I’m finding it more and more difficult to continue working – difficult physically and mentally.  But I push through it the best I can, as we all do when life challenges us.  Driving has been ok – I find it gets tiring the longer I drive from muscle strain in shoulders, hands and arms.

Narcotics are not an option for me to help with pain.  I am allergic to them – all of them – including Tylenol and Ibuprofen which cause nausea and dizziness – I have more side effects from all pain type meds then can be tolerated, even with anti-nausea drugs.  The pain meds, and the anti-nausea drugs, also affect my nerves and I have tremors/shake, like I imagine someone would going through a mild detox event.  Can’t stop arms/legs jumping and twitching – and then add vomiting – makes it easier to deal with the pain, then the side effects from the pain meds.

Chemo brain runs rampant – I would tend to believe 100% of chemo patients suffer from that.

Oncologists forewarn us that the chemo drugs not only save our lives by zapping the cancer cells, but also damage the good cells needed for quality of life.  As the patient, our decision to save our lives and survive is strong – worry about the other stuff later if it happens. 

The chemo I had in the 80’s and 2006 included Adriamycin – helped kill those cancer cells, but resulted in Cardiomyopathy and Congestive Heart Failure.  I have had more than the allotted dose of that type of drug for a lifetime.

Chemo and radiation have saved my life twice – I am tremendously grateful for all the research and trials that have provided the level of knowledge, skill and testing that has been done thus far.  I didn’t write this posting to whine or complain – I post it to help others know they are not alone – and to be heard in the research world.  If this one posting can help one other person, I am happy – if it can help the thousands of others who may need cancer treatments in the future, I’m ecstatic – I’d somehow find a way to do the Snoopy-nose-in-the-air-happy dance-all around the world!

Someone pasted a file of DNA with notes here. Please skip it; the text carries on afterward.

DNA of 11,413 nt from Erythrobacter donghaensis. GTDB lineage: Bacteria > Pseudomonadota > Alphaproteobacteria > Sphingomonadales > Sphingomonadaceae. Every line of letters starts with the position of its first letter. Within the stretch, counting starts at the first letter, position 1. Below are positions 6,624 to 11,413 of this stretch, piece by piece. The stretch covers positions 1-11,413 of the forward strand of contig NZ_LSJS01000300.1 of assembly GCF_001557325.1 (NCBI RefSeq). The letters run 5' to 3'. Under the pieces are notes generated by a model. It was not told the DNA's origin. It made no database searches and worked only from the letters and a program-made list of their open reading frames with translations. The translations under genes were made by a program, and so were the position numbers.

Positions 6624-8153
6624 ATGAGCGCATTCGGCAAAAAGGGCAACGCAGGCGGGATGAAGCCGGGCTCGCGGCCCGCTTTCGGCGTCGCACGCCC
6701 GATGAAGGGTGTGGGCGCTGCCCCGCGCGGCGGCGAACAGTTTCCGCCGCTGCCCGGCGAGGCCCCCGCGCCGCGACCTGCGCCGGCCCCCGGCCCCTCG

Sometimes it appears to me that we have so much focus on fighting and killing the cancer, that the quality of life for the patient is forgotten in the war.

I’ve done a lot of internet research and doctor/patient discussions to find most of the same answers – everyone responds differently to the chemo, ranging from some who have no noticeable nerve damage,  to those who are incapacitated.  Many of the internet search results are websites trying to sell various vitamins and supplements – nothing that I hold a lot of faith or trust in – just another way of taking advantage of the disadvantaged.  There are websites that offer products to aide with performing day to day functions for those who have become one handed.  They have some very helpful gadgets available.  I have found this particular website beneficial -
What I cannot seem to find are any kind of statistics on how many people are affected by the neurological  side effects – based on what I’ve read posted by many, the numbers must be high.  How many more are the “unheard”?

I believe that in numbers we may be able to get some attention.  Attention and focus to help direct additional funding to not only kill cancer cells – but kill them without damaging the patient’s quality of life. 
How many of us are really out there?  Has there been any studies or clinical trials?  There may be, and I just haven’t been able to find them.  Anyone out there know?  Any groups already established for those suffering from the neurological side effects caused by RIBP and CIPN?


Breast Cancer Survivor
Diagnosed 11/17/05
double radical mastectomy - right tumors 5 & 7 cm - left contained pre cancer cells
100% Estrogen Positive
HER 2 Negative, 5/8 nodes, Stage III
8 chemo cycles - CAT (Cytoxan, Adriamycin, Taxotere) - first 4 Cytoxan Adriamycin;  last 4 Taxotere - completed 05/23/06
33 radiation treatments - along right mastectomy scar and auxillary nodes - completed 08/08/06
Hodgkins Disease S